Monday, August 7, 2017

Do I Really Always Need Healing?

Do I Really Always Need Healing?
 


"Healing" seems to be the primary or even solitary spiritual metaphor these days. Sermons, book titles, seminars, YouTube talks, etc. are fixated on spiritual and psychological healing:

  • How to Heal Your Soul
  • Ten Steps to a Healthy Relationship
  • How to Cure Depression
  • Spiritual Healing
  • How to Heal P.T.S.D.

The implication is that I am sick, broken and fundamentally defective.
 
First off, let me acknowledge that healing is a legitimate metaphor when referring to psycho-spiritual traumas, but it is not the only symbol for approaching emotional distress--nor perhaps even the best. When the healing metaphor fails, I am stuck without alternative ways of seeing my trauma. There is another metaphor found in Carl Jung's autobiography:

"It has always seemed to me that I had to answer questions which  Fate had posed to my forefathers and which had not yet been answered, or as if I had to  complete, or perhaps  continue, things which previous ages had left  unfinished." (Jung,  Memories, Dreams and Reflections)
 
Here Jung sees his psycho-spiritualproblems not as inherited family illnesses, but as congenital "questions posed by Fate" to his ancestors. He uses a developmental metaphor in order to emphasize the soul's ongoing process of continuation and completion rather than that of inflexible sickness and brokenness. In a developmental metaphor, trauma is more like an algebra assignment. I don't need to heal anything, but am allowed to continue working on and completing the Fateful family assignments.
 
Jesus and the Apostle Paul frequently use developmental agricultural images to symbolize the spiritual life:

  • Jesus: "The kingdom of God is like a seed that grows over time." (Mark 4:26-29)
  • Paul: "I have planted, Apollos watered; but God gave the increase." (I Cor. 3:6)

Many early Christian theologians viewed Adam and Eve--planted in the Garden of Eden--as a parable for human development. The so-called "fall" is the moment the embryonic human seed is cast into the soil of lived-life in order that each human might move from the raw image of God into the completed likeness of God. In this view, I don't need healing, but rather maturation through ongoing life experiences.
 
When healing is my primary symbol for spiritual and psychological traumas, I assumethe only alternatives are to get well or remain sick. If I don't "get well," then I have failed and remain sick and broken. But the educational and agricultural developmental metaphors allow for progress through the ancestral journey. I am merely one student in a family endeavor. I am not defective, but merely incomplete until the assignment is finished--likely many generations from now.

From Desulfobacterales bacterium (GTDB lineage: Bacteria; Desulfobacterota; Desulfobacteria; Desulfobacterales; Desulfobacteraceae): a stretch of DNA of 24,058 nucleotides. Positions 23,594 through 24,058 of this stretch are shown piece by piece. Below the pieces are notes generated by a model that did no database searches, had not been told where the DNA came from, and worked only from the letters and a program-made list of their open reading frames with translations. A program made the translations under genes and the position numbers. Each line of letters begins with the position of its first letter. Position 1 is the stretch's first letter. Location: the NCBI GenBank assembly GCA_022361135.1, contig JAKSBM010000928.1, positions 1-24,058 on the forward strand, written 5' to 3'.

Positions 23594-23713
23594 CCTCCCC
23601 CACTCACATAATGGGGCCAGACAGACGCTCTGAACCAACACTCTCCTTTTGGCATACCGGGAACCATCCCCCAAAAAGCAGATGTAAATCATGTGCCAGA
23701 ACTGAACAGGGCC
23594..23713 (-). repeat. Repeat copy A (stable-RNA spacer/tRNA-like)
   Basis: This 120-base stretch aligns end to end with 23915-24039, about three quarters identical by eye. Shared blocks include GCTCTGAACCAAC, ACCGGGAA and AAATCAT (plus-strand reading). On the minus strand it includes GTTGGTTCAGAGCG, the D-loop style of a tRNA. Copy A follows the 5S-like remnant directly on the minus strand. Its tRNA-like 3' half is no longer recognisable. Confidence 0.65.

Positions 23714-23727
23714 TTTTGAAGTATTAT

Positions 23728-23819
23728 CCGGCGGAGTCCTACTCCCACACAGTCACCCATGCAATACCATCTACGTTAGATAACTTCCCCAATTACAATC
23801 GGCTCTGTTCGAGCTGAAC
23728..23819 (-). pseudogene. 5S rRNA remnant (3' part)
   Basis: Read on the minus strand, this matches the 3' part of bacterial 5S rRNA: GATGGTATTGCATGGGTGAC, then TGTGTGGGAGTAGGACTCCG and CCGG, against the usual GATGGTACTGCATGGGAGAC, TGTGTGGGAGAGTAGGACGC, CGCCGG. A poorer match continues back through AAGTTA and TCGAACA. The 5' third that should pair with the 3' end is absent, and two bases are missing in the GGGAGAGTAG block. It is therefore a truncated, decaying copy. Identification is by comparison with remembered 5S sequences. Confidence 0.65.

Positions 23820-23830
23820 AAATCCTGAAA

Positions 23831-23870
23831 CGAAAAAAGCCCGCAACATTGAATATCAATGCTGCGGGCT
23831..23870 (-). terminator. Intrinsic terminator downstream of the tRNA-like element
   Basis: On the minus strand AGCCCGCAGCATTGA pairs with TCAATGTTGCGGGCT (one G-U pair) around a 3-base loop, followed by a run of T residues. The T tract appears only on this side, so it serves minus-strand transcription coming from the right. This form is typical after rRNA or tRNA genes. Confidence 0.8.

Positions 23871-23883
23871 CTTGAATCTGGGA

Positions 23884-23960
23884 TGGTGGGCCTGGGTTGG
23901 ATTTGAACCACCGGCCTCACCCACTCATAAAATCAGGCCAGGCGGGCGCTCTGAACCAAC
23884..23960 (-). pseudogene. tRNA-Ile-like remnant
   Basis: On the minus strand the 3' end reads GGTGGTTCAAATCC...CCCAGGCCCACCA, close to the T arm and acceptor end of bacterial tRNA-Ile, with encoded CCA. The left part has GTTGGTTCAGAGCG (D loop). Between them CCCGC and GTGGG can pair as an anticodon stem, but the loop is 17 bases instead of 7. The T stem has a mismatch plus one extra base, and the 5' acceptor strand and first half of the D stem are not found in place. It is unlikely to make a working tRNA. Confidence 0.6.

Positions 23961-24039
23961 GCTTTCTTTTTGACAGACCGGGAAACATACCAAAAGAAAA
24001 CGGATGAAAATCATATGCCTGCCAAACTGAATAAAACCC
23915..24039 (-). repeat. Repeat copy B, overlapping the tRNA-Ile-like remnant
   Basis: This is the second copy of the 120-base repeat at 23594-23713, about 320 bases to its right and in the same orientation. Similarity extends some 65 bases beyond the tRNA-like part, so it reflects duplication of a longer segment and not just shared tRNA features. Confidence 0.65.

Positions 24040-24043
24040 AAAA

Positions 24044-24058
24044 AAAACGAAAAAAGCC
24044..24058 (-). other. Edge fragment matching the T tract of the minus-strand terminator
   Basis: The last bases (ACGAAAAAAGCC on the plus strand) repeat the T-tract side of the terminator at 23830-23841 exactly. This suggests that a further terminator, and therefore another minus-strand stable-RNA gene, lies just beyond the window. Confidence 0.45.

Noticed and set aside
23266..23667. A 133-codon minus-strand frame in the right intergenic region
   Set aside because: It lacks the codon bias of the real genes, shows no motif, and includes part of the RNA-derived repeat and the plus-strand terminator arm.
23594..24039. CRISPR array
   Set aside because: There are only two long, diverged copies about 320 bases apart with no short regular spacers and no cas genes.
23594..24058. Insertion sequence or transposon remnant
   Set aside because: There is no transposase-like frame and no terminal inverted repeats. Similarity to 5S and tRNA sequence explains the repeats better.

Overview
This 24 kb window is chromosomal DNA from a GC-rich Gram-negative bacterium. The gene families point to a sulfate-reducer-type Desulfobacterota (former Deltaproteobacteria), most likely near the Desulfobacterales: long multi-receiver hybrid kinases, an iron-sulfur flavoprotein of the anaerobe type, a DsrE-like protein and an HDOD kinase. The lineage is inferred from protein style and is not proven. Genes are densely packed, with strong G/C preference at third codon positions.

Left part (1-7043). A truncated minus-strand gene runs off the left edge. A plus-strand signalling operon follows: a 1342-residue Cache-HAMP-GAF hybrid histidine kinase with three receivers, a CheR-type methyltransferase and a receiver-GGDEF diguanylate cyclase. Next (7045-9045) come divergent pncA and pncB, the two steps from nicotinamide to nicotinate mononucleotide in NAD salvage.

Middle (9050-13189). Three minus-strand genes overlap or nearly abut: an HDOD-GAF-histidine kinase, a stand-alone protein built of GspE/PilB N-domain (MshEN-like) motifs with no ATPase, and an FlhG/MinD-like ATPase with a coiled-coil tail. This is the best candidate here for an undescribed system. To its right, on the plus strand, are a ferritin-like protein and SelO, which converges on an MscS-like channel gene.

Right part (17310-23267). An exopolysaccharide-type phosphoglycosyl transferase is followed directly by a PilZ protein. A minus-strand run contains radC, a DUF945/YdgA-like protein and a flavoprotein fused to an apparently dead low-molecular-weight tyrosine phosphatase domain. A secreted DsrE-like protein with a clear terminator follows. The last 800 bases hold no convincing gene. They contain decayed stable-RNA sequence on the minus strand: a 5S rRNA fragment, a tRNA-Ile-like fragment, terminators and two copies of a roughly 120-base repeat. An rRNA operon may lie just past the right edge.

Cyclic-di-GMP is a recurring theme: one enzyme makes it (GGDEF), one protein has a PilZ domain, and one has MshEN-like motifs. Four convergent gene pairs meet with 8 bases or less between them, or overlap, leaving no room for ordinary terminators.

When it comes to psycho-spiritual traumas, let's utilize our metaphorical imaginations. Life is more than a disease to be healed, much more than the mere cessation of all suffering. It is a vital journey through many stages and modes of being and living. Perhaps instead of R.I.P. ( Rest in Peace ) on our gravestones, we ought to etch the letters T.B.C. ( To Be Continued ).

 
Michael 

Why We Need the Fundamentalists


Why We Need Fundamentalists


"It is a psychological rule that the brighter the light, the darker the shadow..." 
C. G. Jung

These days we hear a lot about Christian, Islamic, Jewish, Hindu, and Buddhist fundamentalisms. What these groups most often have in common is a radical and forceful return to the religious "fundaments" or foundational beliefs and practices of their various cultural traditions. One derisive comedian said a fundamentalist might be defined as "a person who hates fundamns everyone else, and has lost his mentalreasoning abilities!" Many of us sympathize with this critique and have nothing but disdain for anything related to fundamentalism

However, from a soul-making perspective, every "fundamentalism" is an archetypal rejoinder to a potentially dangerous personal and/or cultural pattern of consciousness. You see, fundamentalisms have not only dangerous aspects, but healthy aspects as well. They are always compensatory, archetypal responses to personal and cultural imbalances. Not understanding this psychological axiom keeps us from seeing the important insights embedded within a particular
fundamentalism. Fundamentalists act as modern sibyls proclaiming the loss of mystery while rigorously championing cosmic and psychological enchantment. In his bestselling book, The Soul's Code, James Hillman has praise for fundamentalism:

"Fundamentalism attempts, literally and dogmatically, to recover the invisible foundations of culture. Its strength lies in what is seeks; its menace is in how it proceeds..." 

With his usual mercurial dexterity Hillman captures the light and shadow of fundamentalism in a single sentence. In 1948 theologian Nels Ferre--while recognizing the dangers of radical religionists--said every religious fundamentalism is also a:

"...defender of supernaturalism, has...a genuine heritage and profound truth to preserve.... We shall some day thank our fundamentalist friends for having held the main fortress while countless leaders went over to the foe of limited scientism and a shallow naturalism."